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John Taplin∗ Department of Information Management and Marketing University of Western Australia email@example.com
This paper reviews the range of traffic models, with particular attention to microsimulation. Although there are major types, there are so many hybrids that it is difficult to classify them all. The standard way of assigning traffic to a network is to find a static equilibrium from which no driver would be able to find a quicker route. This gives fairly good predictions of the link flows resulting from driver choices. Traffic is loaded on to shortest routes, times are modified by a speed-flow function, leading to reassignment to more routes, and the solution is iterated until all used routes between each origin-destination pair take equal time. An alternative is stochastic user equilibrium, taking explicit account of the variability of choice. Each route between an O-D pair that does not backtrack is given an initial share by logit distribution. Again, travel times are modified to take account of congestion, and there is a somewhat messy iterative process to reach equilibrium. Curiously, stochastic user equilibrium is as deterministic as ‘deterministic user equilibrium’. A criticism of equilibrium models is that the process of adjustment after a change to the network may be of more interest than the apparently stable outcome. Microsimulation has been used for small components of the network but recent models at the single vehicle level can simulate whole urban networks, using a great deal of computer power. One uses cellular automata, such that each cell in a spatial lattice is updated according to its own state and the states of its nearby neighbours at the previous time step. More conventional microsimulations use simple rule based behaviour. Simulations are designed not only to show the emergent order but also the impact of incidents which generate spreading instabilities. Microsimulation is also used to capture the expected effects of route information, as well as indicating control and routing strategies.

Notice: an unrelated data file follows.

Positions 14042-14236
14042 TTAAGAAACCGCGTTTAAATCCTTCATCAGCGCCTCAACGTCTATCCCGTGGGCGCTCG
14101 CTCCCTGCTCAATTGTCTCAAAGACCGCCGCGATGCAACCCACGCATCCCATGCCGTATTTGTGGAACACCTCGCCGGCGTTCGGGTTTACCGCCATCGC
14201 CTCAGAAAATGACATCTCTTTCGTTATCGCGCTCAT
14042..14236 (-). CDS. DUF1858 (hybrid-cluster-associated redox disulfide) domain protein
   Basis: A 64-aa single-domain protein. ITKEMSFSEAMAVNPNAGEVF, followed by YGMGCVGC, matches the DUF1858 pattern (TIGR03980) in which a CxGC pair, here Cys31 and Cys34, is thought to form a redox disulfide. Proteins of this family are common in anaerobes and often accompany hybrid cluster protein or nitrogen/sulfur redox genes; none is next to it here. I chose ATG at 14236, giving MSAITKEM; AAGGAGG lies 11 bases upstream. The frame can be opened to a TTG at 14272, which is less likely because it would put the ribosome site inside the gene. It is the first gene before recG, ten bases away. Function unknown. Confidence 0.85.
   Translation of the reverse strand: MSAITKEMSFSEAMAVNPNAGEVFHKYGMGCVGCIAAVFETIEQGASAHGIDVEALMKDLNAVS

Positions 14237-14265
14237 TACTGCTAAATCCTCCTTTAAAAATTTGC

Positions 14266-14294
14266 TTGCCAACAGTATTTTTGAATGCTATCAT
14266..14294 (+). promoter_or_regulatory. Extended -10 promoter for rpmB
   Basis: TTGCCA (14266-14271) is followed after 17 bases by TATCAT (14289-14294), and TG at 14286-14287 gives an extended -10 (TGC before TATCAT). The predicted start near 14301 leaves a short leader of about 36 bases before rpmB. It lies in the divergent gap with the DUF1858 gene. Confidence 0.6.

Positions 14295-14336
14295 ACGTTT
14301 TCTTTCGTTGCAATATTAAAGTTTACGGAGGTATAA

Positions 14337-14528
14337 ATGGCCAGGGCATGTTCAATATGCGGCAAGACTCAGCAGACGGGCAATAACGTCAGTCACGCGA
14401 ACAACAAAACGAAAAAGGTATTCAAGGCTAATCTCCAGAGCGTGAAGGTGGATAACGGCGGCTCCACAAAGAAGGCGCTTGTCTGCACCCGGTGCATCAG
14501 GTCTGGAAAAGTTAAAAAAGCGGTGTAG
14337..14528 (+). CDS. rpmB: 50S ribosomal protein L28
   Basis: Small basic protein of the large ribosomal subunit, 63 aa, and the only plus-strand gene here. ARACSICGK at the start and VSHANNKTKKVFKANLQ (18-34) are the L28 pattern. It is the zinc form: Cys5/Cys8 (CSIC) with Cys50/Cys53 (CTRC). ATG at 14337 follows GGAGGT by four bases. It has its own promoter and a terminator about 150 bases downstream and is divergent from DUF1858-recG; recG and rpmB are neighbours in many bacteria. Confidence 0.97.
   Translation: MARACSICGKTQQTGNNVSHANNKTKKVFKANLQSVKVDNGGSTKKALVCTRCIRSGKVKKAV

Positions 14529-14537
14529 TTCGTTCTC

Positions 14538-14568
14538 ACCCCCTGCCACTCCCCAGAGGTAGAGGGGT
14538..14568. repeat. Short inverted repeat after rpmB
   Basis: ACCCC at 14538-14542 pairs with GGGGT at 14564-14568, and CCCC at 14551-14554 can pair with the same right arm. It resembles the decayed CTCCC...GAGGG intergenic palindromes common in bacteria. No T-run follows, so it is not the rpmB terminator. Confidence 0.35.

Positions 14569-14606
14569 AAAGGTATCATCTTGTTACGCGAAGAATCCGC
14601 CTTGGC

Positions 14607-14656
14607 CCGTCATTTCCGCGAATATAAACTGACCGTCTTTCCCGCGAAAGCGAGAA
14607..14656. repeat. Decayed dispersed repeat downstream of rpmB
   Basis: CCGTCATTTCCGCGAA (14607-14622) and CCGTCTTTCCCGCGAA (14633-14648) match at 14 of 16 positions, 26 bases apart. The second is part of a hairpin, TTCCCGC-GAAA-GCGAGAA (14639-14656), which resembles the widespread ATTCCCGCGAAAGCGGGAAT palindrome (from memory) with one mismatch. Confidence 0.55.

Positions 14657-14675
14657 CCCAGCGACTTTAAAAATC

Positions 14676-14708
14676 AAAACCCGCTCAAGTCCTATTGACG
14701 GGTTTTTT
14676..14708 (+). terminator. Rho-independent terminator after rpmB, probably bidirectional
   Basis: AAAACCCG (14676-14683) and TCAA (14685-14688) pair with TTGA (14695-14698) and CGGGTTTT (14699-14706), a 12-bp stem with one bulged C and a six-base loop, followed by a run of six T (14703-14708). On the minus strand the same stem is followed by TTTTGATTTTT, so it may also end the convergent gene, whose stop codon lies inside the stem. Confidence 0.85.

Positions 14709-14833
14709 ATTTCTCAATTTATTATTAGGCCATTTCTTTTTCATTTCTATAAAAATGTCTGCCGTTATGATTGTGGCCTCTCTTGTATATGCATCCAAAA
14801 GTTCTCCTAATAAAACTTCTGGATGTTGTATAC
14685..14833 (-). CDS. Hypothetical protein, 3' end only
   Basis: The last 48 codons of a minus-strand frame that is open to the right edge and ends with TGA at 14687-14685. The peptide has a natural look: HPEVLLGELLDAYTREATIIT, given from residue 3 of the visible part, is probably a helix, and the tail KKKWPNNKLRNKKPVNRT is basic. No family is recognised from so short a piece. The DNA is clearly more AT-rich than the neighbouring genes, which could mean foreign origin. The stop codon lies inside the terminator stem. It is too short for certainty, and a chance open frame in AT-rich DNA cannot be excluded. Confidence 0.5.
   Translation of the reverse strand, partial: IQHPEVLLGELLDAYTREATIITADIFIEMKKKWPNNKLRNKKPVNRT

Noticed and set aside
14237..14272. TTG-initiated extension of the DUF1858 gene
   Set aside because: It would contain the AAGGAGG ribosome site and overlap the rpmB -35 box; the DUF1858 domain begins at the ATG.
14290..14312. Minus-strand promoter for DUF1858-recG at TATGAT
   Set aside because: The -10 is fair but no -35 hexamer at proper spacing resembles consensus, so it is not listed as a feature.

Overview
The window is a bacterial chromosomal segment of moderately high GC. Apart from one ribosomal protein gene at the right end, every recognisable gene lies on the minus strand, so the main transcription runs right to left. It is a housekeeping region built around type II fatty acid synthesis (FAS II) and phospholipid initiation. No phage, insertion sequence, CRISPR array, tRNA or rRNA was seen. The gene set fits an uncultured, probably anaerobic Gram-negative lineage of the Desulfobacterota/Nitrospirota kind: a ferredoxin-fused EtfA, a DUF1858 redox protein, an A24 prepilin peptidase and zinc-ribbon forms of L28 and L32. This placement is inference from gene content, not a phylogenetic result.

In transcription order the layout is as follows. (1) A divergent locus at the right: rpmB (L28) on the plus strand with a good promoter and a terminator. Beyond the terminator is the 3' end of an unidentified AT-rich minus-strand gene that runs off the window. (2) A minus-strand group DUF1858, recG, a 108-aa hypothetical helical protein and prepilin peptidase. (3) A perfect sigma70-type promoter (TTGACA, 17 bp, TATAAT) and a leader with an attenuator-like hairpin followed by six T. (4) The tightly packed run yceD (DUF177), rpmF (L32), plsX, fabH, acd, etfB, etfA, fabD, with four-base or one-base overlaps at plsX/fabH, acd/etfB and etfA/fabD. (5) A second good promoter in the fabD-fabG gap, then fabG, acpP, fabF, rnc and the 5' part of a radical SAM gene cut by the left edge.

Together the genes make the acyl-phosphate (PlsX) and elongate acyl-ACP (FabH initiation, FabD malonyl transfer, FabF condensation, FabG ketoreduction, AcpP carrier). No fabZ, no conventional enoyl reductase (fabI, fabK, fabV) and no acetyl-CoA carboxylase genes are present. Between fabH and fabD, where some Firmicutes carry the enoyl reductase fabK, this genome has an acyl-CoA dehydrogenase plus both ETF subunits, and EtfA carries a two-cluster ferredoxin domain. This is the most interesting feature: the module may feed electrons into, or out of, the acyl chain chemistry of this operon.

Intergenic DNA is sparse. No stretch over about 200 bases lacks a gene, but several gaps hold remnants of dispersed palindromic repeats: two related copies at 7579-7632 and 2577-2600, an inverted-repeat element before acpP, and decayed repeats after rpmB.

Representation of traffic flows is an essential adjunct to both urban and non-urban planning. Being important working tools for governments and consultants, traffic models have received a great deal of attention from academic and other analysts. Urban traffic models have been of greatest interest, because congestion adds to the complexity, but traffic modelling is also essential for non-urban road planning and investment. Traffic flow may be treated as a fluid, without considering the individual elements, or individual vehicles may be modelled. The term 'simulation' is taken broadly to mean
I am greatly indebted to Doina Olaru and Vivian Salim for guidance, research and preliminary drafts in the preparation of this paper.
the chain of reasoning would be followed implicitly. it has been more usual to initially assign to shortest routes. the network and the demands. and the modeller must mimic this behaviour. the aggregate equilibrium found is not a utility maximum for the population. In other words. Then there are two main possibilities: assign all of the traffic to the shortest route between each O-D pair or distribute it approximately normally across all reasonable routes between each pair.any model which attempts to represent or mirror actual traffic behaviour and includes equilibrium models. . Figure 1 shows traffic assigned to the shortest (quickest) paths from A to B and so on. motorists would start to seek alternative routes. which is reinforced by the ownership and licensing of proprietary packages. A common convention is to call simulation of the individual vehicles in a traffic stream ’microsimulation’ but the terms are used loosely in this paper. which do not backtrack. Where congestion is significant. After the traffic between only four O-D pairs has been assigned. between each origin and destination and to identify the shortest (in terms of travel time). and maps out the alternative modelling paths that may be followed.1 The Nature of the Traffic Assignment Problem The first task in modelling traffic on a network is to identify the reasonable routes. In real life. which starts with the two basic inputs. models reflect stages in the development of the field but the differences are mainly attributable to differing needs and applications. Although it takes the form of a flow chart with decision points. 1. the modelling process is based on people pursuing their own objectives. the links in the K-J corridor are becoming congested. It is also the case that a standard static model is often adequate to represent the effects of additions or modifications to the road system for planning purposes. A H I G K F B J E Figure 1. Generally. Initial assignments of origin-destination traffic to shortest routes 2 Modelling Alternatives The various ways of handling the traffic simulation problem are indicated in Figure 2. none of these models is simple to apply to an urban network. To some extent. In fact. at best. However. there is a tendency to cling to familiar models. The latter is usual for non-urban routes where congestion is not significant. Some of the major models are discussed in the following brief review.